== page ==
With 4K monitors becoming more and more affordable, 4K gaming is spreading through the ranks of high end PC gaming fast, but what does it really take to push that many pixels? We take a look at a few of the most demanding PC games out right now to find out.
Pre-ample : We’ll be focusing on the graphics card. Why? Well it’s almost always the choke point in gaming performance when you reach 4K. This is of course assuming the CPU and RAM are not bottle-necking it. For the results discussed below we would recommend 16GB of RAM and paring an RTX2070 with a i5 8600K or higher, the RTX2080 with a i5 9600K or higher and RTX2080 TI and any modern i7.
The 4K Entry Level GPU
4K is a LOT of pixels on the screen and rendering them takes a toll on the GPU. Even Nvidia’s latest generation RTX line up can struggle at times depending on the game and in game settings. Thankfully PC games comes with a lot of in-game graphics settings that all can be adjusted independently. This means with a bit of time tinkering with these options you can often find a sweet spot where performance reaches your target and the game still looks great.
With the RTX 2070, 16GB or RAM and a mid-range i5 you can expect 4K to playable at 60FPS or more in games like Far-Cry 5, Assassins Creed Origins, Shadow of the Tomb Raider, GTA V, PUBG, Destiny 2 and Battlefield V, but don’t expect it at ultra. That being said, making the comprises to in game graphics settings in the right way and the visuals will still look great. Take the time to mess around in the settings and give the game a try each time you make an adjustment. It may take a while it’s definitely worth your while.
What can the RTX2070 play at 4K / Ultra settings? Well there’s quite a lot actually.
- F1 2018
- Counter Strike Global Offensive : (CS:GO)
- Sniper Elite 4
- Forza 7
- Wolfenstien : The New Colossus.
Note to mention the still very popular but older or less demanding games like World of Warcarft, Leage of Legends, Starcraft and DOTA 2.
4K with less compromise.
Paired with 16GB or RAM and a high end i5 CPU you can expect somewhere in the realm of a 10-25% boost in performance (depending on the game in question) over the RTX2070. This is enough to push those games that might have been playable at medium settings / 4K on the RTX2070 up to the high presets with approximately the same frame rates.
What can the RTX2080 play at 4K / Ultra settings? Well in addition to the RTX2070 list above, you can add;
- Strange Brigade
- The Division
- Call of Duty : WWII
- Star Wars : Battlefront 2
- Just Cause 3
- Battlefield 1
- GTA V
The RTX2080 TI
The single most powerful gaming GPU on the market today.
Paired with 16GB or RAM and a modern i7 CPU the RTX2080TI delivers frame rates in the range of . This is enough to push those games that might have been playable at medium settings / 4K on the RTX2070 up to the high presets with approximately the same frame rates.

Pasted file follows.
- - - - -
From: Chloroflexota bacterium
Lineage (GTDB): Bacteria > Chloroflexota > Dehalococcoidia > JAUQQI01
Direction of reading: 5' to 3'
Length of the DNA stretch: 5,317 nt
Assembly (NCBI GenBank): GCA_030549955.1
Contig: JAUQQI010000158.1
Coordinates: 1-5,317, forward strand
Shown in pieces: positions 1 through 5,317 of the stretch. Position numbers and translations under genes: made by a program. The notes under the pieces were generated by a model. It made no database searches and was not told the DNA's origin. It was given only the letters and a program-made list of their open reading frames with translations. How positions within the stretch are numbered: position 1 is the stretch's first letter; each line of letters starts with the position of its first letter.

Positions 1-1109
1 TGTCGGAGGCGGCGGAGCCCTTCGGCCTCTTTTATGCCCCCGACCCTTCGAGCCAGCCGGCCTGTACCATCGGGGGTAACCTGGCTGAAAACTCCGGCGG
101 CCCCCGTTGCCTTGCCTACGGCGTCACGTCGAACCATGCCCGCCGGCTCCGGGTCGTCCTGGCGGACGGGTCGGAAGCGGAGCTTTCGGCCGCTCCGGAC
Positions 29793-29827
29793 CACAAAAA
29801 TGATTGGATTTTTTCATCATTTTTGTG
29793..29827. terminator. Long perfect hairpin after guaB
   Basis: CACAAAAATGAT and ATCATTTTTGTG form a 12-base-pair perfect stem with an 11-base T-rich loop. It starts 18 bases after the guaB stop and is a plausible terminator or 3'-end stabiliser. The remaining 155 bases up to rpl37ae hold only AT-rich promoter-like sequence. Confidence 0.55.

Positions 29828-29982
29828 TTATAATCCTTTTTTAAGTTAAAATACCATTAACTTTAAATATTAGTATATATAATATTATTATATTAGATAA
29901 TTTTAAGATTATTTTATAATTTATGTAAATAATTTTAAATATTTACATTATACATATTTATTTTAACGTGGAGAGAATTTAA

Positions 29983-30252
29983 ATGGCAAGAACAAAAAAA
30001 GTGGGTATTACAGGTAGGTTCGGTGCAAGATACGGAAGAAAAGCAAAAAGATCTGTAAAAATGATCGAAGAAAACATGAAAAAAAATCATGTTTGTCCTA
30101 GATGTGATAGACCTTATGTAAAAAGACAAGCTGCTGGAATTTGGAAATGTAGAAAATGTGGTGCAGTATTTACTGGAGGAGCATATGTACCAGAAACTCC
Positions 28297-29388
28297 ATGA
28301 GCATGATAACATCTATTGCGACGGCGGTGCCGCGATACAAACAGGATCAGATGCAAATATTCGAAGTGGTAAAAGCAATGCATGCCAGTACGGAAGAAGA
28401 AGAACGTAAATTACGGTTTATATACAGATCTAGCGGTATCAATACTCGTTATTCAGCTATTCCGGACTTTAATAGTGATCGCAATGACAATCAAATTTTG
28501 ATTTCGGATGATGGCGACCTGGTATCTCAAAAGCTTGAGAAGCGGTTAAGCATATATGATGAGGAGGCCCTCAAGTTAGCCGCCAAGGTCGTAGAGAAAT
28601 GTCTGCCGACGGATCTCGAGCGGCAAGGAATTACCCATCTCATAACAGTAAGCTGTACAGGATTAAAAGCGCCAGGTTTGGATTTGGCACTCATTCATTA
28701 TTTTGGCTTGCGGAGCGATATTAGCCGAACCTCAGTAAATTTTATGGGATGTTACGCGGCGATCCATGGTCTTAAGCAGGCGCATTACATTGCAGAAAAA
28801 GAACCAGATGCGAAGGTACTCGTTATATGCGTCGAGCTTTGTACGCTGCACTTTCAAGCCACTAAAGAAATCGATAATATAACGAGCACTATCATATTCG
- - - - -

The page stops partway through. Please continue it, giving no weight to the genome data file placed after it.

What can the RTX2080 TI play at 4K / Ultra settings? Well in addition to the RTX2080 list above, you can add;
- For Honor
- Middle Earth : Shadow of War
- Assassins Creed Origins
- The Crew 2
- Shadow of the Tomb Raider (RTX OFF)
- Battlefield 1
- Battlefield V (RTX OFF)
- Ashes of the Singularity
- PlayerUnknown’s Battlegrounds (PUBG)
- Far Cry 5
4K Gaming with RTX / DLSS
With the additional GPU overhead that RTX or real time ray tracing places on the GPU, it’s little wonder that even the RTX2080 TI struggles to put up respectable frame rates at 4K in the few games that support RTX when it’s enabled. However with it still being a very new technology, the game developers with the help of Nvidia are constantly making improvements.
DLSS or deep learning super-sampling is an ingenious technology designed to use artificial intelligence to scale lower resolution rendering up to higher ones with minimal loss of detail and big gains in performance. Once we start to see a few more performance patches, updated drivers and games start to launch with DLSS and RTX both built in, it may be a very different story.
Battlefield V will be the first to market with this DLSS and RTX combination with RTX being implemented already but DLSS on the way in an upcoming patch. Nvidia boasts enabling DLSS with RTX turned on will result in very similar performance to having RTX off all together which, if true, is fantastic news for 4K gamers.
Customizing a Gaming PC for 4K Gaming
Well now you have everything you need to know, you can jump right in to our custom gaming PC builder (linked here) and get started. Just bare in mind the recommended CPU and RAM pairings with each GPU, don’t forget to set aside some of your budget for the 4K monitor. As for the other components, our custom PC builder page is pretty good at guiding you through the options so you don’t need to worry too much. A lot of the options are mostly based on personal preferences and come down to aesthetic choice, or how much storage capacity you think you’ll need. If you have any questions before you place your order feel free to shoot us an email at any time and we’ll get back to you ASAP.
Choosing the Right 4K Gaming Ready Monitor
As you would probably expect, 4K monitors are not exactly ‘cheap’. Acer, Asus, Samsung and Philips all have 4K monitors at various different physical formats from 27″ to 40″ and they start from around the $900 mark. You can checkout our monitor range by (clicking here) or visiting our online store at www.evatech.com.au
Monitors are something that are frequently updated with new models, so if you’re reading this a few months or more after this article was originally posted, pricing and availability may have changed. That being said, the industry trend is heading towards more options at better pricing so unless something terrible has happened, the options will only be better.